After 32 years of dictatorial and repressive rule, President Teodoro Obiang of Equatorial Guinea is Africa’s longest serving leader. At age 69, he is also apparently increasingly focused on his legacy. One bid to memorialize his name foundered last year: UNESCO, the UN’s chief education, science, and culture body, abandoned plans to inaugurate a “UNESCO-Obiang” science prize after vigorous protests from civil society and human rights groups.
But Obiang is not giving up. U.S. consultants hired last year continue to issue glowing news releases, highlighting a charity dinner held in its capital Malabo; the president’s infrastructure plans; or the country’s preparedness for hosting the 2012 African Nations soccer championships. The official line, with a link to an Equatorial Guinea embassy’s Flickr photo page, is always that “Equatorial Guinea is now working to serve as a pillar of stability and security in its region of West Central Africa.”
Now there are signs that Equatorial Guinea is also laying the groundwork for a new bid to persuade a new slate of UNESCO board members that its president is indeed a man worth honoring.
The campaign so far has included taking advantage of the country’s current position holding the presidency of the African Union. Obiang secured a courtesy resolution of support from African Union heads of state when they met in Equatorial Guinea in July: the resolution urged UNESCO to implement its earlier decision to set up the prize, which would “contribute to research in the life sciences.”
Then on August 17, the six central African states (Angola, Cameroon, Congo Brazzaville, DRC, Chad, and Equatorial Guinea) agreed to support Equatorial Guinea for a two-year seat on the UNESCO executive board, when it meets in Paris in October. At the meeting UNESCO will name 27 new representatives to its 58-member board, as well as a new board president.
But UNESCO must still know that resuscitating the prize would mean publicly associating itself with the Obiang government’s extraordinary and now infamous record, that includes unlawful executions, torture, international kidnappings, repression, corruption, nepotism, censorship, and questionable 95 percent plus election victories.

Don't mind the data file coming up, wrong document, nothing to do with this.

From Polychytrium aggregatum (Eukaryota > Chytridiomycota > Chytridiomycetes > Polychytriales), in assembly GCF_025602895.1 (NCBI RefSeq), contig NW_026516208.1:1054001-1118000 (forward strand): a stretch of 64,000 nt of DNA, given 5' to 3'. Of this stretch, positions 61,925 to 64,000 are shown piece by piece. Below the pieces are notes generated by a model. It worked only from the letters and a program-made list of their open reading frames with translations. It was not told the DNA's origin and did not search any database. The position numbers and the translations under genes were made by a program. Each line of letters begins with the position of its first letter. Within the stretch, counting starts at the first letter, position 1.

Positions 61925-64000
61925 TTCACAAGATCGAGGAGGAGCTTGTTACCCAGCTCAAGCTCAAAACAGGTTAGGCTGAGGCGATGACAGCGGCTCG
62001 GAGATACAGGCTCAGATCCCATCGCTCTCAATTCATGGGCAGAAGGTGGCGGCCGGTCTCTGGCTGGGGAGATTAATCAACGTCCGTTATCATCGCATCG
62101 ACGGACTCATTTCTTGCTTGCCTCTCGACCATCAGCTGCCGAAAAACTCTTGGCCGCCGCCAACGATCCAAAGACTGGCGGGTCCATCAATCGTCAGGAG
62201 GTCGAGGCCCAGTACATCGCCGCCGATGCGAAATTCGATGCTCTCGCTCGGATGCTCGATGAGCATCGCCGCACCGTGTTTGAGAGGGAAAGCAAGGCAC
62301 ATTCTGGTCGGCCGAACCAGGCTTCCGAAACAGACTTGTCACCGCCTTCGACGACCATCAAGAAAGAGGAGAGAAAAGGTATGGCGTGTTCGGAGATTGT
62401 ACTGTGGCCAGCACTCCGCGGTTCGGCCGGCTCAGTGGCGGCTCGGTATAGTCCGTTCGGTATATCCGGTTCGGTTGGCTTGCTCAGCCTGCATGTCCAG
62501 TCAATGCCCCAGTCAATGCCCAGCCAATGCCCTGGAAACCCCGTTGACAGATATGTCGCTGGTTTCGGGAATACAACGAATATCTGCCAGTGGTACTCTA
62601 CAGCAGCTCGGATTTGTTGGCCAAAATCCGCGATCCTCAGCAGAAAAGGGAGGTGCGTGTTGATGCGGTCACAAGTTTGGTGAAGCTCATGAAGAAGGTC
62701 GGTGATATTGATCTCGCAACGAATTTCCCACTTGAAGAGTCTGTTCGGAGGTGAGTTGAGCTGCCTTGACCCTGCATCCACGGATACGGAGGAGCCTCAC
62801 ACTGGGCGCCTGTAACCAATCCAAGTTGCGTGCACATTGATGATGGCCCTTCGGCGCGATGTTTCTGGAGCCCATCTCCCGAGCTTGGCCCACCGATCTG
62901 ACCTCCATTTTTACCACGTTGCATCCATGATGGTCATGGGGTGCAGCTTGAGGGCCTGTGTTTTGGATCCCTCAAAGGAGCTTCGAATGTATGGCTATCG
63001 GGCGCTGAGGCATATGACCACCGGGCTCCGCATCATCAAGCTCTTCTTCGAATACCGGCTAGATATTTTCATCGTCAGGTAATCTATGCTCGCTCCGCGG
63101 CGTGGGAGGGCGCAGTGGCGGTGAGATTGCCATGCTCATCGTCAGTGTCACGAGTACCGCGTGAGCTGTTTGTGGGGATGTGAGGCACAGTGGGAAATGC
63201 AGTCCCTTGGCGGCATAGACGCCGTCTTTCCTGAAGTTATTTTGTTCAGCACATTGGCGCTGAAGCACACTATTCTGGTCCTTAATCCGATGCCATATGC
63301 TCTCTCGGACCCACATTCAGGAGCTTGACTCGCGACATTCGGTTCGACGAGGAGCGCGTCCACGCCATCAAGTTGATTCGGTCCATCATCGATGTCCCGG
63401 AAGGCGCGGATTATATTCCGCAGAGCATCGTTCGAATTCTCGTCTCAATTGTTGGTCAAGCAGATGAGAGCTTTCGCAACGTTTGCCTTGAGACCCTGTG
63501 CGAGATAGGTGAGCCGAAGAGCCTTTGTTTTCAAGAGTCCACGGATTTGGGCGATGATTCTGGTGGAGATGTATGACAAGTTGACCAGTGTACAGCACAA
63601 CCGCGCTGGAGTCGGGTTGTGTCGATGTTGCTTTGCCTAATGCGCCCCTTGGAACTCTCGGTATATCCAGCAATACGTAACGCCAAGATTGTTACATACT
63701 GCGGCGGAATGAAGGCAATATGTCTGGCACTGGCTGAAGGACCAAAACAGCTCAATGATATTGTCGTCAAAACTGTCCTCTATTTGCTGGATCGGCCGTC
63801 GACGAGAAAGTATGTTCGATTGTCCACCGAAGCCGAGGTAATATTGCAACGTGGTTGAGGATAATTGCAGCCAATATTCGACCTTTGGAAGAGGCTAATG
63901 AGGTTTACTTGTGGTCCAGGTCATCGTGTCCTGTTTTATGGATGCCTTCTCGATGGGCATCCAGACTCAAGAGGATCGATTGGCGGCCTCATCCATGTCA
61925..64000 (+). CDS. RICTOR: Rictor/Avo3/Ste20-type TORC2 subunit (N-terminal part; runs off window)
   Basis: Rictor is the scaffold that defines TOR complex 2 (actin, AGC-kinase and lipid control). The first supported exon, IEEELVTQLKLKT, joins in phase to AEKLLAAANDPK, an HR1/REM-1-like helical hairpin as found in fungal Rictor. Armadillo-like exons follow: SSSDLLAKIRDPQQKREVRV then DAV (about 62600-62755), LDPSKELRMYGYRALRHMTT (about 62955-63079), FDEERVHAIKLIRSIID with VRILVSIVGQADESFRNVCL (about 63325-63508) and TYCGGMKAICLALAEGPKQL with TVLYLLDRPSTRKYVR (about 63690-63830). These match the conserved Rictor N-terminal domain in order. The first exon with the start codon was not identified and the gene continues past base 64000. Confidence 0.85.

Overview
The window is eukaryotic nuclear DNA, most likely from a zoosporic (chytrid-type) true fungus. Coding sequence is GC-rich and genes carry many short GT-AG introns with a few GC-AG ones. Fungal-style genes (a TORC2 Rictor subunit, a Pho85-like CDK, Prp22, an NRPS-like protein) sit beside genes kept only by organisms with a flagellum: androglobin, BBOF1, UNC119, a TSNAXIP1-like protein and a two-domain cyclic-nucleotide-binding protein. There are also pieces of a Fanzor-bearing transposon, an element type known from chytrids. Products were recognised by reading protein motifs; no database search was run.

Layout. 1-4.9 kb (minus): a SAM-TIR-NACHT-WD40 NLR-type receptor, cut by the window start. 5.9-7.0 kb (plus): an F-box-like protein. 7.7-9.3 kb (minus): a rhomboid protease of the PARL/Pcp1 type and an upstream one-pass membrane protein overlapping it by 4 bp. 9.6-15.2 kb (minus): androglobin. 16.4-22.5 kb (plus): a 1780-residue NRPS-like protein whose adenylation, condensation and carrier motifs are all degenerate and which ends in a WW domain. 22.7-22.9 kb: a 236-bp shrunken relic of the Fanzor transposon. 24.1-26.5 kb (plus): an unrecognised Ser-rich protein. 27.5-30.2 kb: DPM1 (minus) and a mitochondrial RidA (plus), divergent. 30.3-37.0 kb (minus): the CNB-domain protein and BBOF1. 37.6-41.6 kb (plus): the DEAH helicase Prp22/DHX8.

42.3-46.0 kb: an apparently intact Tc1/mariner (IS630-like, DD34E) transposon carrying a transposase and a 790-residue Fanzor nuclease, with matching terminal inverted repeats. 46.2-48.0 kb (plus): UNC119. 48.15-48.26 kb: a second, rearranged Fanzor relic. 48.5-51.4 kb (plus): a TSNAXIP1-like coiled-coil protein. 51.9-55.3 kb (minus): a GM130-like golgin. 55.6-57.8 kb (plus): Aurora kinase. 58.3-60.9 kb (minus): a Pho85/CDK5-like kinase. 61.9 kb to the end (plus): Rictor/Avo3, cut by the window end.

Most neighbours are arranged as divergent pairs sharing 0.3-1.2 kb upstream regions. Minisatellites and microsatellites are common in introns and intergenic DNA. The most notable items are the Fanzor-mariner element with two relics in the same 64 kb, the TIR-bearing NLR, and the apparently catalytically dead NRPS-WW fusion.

Equatorial Guinea’s current claims to be a pillar of stability and security in the region also ring hollow, given the facts:
- Drug trafficking: The highly regarded Observatoire Géopolitique des Drogues (OGD), in Paris, first identified President Obiang’s government as a “narco-state” in 1994, in which “the States or sectors of the State apparatus…profit directly, in a substantial degree, or even essentially, from the revenues of narcotics trafficking.” In a 2001 report prepared for the Canadian Parliament, OGD’s former head, Alain Labrousse, explained that “in the case of Equatorial Guinea, diplomats belonging to the president’s family or clan used the diplomatic pouch and their immunity to engage in cocaine and heroin traffic around the world. Tens of them have been arrested over the past two decades, particularly in Spain.” President Obiang’s current Attorney General, Carlos Mangue Elunku, is one Equatoguinean notable who was, according to Spanish press, detained for drugs in Spain—once in the 1980s and again in 1996. Lucas Nguema Esono, current Secretary General of President Obiang’s ruling political party, the Partido Democratico de Guinea Ecuatorial, was expelled from Spain in 1988 after trying to retrieve a suitcase with 340 grams of heroin and 18 kilos of marijuana.
- Arms trafficking: According to the United Nations Office of Drugs and Crime (UNODC), Equatorial Guinea “is considered to be a country with a high risk of diversion” of weapons to unauthorized recipients. One of the world's most notorious global arms dealer s until his arrest by US agents in Thailand in 2008,Victor Bout—now on trial in New York for attempted sales to Colombian FARC rebels—moved most of his aircraft registrations to Equatorial Guinea in 2001. In June 2009, when a Ukrainian aircraft made an emergency landing in Kano, Nigeria, authorities there found suspicious documentation and 18 crates of arms and ammunition, reportedly bound for Equatorial Guinea. Suspecting possible arms diversion to Niger Delta rebels, Nigerian officials held the plane for weeks. Though Equatorial Guinea finally persuaded the Nigerians to release the plane, it was later revealed that the seized aircraft had recently been transferred to a cargo company formerly linked to two companies named in UN arms trafficking-related reports.
- Human trafficking: Since 2001, the U.S. Department of State has issued an annual Trafficking in Persons Report, appraising countries’ efforts to comply with the minimum standards for the elimination of human trafficking. Its most recent 2011 report, however, found that far from improving protection for human trafficking victims, Equatorial Guinea has actually “decreased its efforts to prevent trafficking,” with the result that Equatorial Guinea was downgraded to join 22 other governments in the lowest “Tier 3” position. The report found that Equatorial Guinea is principally a destination for trafficking of children, mainly for purposes of forced labor, as domestic servants, laborers, vendors and launderers. Victims come primarily from Nigeria, Benin, Cameroon, and Gabon.
As President Obiang renews his bid to resuscitate the proposed $3-million science prize, UNESCO’s board members should make it clear that they will not honor such a deplorable record.